Prime Minister Justin Trudeau’s government has called a judicial inquiry into allegations that foreign countries interfered in recent Canadian elections, a decision that comes after months of pressure from opposition parties.
(Bloomberg) — Prime Minister Justin Trudeau’s government has called a judicial inquiry into allegations that foreign countries interfered in recent Canadian elections, a decision that comes after months of pressure from opposition parties.
The controversy has dogged Trudeau for most of the year, primarily due to a steady flow of leaked intelligence documents to media outlets claiming China meddled in the 2019 and 2021 federal elections to try to elect Beijing-friendly candidates.
After several months of negotiating with opposition parties on the terms of a public inquiry, Trudeau’s government announced Thursday that Justice Marie-Josée Hogue of the Quebec Court of Appeal will lead the probe.
“She will be able to undertake her important work with the full support of all recognized parties in the House of Commons,” Public Safety Minister Dominic LeBlanc told reporters in Ottawa. “Our work together sends a clear signal to Canadians that democratic institutions are strong and are resilient.”
Hogue will be asked to examine interference by not only China, but also Russia and other foreign state and non-state actors in the last two Canadian elections, he said.
LeBlanc didn’t specifically name any other countries, but a previous motion passed by opposition parties in the House of Commons singled out India and Iran as potentially having interfered in Canada’s affairs.
The justice will have full access to all relevant cabinet documents, as well as all other information she deems relevant, he said. She will also look at the flow of information to senior Canadian decision makers, including elected officials.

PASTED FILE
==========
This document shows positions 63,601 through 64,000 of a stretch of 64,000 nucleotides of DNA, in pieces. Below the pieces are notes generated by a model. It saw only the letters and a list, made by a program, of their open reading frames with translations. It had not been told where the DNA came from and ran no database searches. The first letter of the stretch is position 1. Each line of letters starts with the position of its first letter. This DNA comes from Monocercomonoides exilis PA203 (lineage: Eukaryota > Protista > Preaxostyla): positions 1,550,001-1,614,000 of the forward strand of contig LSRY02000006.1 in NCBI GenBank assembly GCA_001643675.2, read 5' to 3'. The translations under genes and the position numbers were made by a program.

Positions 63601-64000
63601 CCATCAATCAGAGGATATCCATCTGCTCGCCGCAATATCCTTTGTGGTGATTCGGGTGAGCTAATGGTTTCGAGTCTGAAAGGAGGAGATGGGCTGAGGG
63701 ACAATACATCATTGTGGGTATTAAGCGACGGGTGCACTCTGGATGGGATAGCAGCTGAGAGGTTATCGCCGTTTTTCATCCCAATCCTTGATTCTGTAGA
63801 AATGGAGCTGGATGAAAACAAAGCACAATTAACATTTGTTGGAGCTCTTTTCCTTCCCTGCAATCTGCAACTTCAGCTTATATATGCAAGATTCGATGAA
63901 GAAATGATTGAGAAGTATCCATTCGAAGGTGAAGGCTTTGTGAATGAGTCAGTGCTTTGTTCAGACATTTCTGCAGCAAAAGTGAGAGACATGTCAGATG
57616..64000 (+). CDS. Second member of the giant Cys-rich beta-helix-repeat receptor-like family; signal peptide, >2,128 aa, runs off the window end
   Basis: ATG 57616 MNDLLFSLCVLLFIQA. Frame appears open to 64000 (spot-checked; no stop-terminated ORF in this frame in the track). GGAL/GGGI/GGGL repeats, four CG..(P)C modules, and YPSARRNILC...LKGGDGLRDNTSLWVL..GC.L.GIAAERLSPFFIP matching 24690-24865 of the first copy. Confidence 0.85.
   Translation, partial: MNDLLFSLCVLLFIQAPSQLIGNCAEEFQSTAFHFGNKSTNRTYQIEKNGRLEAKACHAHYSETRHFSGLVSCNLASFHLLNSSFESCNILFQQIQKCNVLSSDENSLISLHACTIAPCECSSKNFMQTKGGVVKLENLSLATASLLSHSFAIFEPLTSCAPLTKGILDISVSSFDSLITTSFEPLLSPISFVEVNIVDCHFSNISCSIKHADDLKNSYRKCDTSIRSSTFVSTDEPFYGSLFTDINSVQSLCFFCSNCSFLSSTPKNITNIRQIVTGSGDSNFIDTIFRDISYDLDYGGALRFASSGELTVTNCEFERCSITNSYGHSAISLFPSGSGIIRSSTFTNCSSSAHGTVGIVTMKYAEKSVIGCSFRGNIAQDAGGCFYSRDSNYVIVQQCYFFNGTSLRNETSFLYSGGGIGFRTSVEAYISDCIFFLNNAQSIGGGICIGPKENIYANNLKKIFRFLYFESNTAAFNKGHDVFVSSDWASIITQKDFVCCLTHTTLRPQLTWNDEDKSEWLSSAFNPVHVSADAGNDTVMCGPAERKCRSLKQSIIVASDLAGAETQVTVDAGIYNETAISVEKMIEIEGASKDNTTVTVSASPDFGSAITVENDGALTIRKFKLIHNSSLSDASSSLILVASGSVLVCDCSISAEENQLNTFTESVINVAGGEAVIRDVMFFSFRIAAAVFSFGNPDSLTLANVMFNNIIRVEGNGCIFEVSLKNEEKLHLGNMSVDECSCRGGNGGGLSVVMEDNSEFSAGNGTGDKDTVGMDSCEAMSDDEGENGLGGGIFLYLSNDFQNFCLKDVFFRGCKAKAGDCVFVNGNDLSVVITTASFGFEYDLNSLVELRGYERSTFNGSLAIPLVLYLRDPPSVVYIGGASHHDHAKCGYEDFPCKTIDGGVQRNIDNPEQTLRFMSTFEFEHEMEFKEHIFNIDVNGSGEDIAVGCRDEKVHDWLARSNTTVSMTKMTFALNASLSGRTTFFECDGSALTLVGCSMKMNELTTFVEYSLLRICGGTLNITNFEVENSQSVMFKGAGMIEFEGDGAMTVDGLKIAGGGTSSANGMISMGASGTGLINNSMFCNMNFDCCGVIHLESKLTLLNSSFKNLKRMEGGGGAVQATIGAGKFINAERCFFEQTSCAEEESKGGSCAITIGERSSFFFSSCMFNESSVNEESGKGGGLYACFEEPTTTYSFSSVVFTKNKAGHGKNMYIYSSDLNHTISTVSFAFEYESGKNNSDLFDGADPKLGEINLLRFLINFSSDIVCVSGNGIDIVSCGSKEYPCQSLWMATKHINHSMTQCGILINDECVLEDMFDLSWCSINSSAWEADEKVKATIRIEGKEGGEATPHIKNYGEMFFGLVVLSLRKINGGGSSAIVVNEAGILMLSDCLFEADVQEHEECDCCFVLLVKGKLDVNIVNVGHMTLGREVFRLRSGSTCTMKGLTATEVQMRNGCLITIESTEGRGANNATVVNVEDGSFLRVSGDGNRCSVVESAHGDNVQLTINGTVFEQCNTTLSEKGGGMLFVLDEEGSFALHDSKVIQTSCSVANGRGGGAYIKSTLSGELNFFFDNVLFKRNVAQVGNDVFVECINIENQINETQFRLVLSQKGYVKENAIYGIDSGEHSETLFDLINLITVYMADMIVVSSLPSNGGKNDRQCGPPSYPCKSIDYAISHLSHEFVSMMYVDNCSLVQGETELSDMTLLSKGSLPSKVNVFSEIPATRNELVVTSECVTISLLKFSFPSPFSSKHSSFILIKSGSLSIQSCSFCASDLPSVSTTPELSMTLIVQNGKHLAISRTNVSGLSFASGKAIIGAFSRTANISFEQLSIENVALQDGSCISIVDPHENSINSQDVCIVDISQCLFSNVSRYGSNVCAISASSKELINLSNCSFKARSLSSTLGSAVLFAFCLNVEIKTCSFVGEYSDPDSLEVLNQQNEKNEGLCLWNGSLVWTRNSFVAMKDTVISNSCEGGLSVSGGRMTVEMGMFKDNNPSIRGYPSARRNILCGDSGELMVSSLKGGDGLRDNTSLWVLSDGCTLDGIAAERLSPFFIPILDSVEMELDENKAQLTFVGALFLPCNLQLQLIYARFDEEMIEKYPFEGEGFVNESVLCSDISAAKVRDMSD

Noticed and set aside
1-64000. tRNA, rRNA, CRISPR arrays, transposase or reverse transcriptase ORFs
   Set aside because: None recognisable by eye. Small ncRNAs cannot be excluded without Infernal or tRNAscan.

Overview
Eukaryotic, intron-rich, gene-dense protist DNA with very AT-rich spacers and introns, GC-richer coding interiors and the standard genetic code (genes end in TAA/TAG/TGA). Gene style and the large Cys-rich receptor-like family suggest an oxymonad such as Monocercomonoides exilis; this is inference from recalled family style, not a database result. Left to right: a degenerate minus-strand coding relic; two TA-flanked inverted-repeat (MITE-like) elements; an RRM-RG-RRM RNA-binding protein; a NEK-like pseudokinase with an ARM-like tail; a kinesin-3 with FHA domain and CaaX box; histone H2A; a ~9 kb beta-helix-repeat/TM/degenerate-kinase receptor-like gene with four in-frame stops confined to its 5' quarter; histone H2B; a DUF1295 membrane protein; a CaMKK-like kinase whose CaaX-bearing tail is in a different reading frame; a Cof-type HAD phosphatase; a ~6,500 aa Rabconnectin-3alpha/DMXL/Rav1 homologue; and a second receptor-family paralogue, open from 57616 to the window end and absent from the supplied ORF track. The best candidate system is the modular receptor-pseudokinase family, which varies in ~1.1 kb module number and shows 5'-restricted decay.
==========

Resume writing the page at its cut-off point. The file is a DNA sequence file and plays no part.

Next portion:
Her first report will be due at the end of February, and her final conclusions are expected by the end of next year.
LeBlanc said opposition parties agreed on criteria that would be important for the person chosen to lead the probe to meet. Hogue was selected because she is a senior judge in one of Canada’s most important courts and is fluently bilingual in French and English.
She doesn’t have detailed national security experience, but the country’s most senior jurists supported her selection, LeBlanc said.
Trudeau’s first attempt to manage the issue became a fiasco after he appointed former Governor General David Johnston as a “special rapporteur” to review the intelligence and recommend a course of action.
Johnston advised against holding an inquiry, but the opposition parties refused to accept his impartiality due to his involvement with a charitable foundation named after Trudeau’s father, former Prime Minister Pierre Elliott Trudeau, and other personal connections. Johnston resigned in June.
In his first and only report on the issue, Johnston said foreign governments are indeed trying to influence candidates and voters in Canada. But he said there’s no convincing evidence that Trudeau’s government knowingly failed to act on national security intelligence about the issue.
A poll published by Bloomberg found that a majority of Canadians believe Trudeau has botched responding to the allegations of Chinese interference. Only 14% of respondents gave Trudeau positive reviews on the topic.
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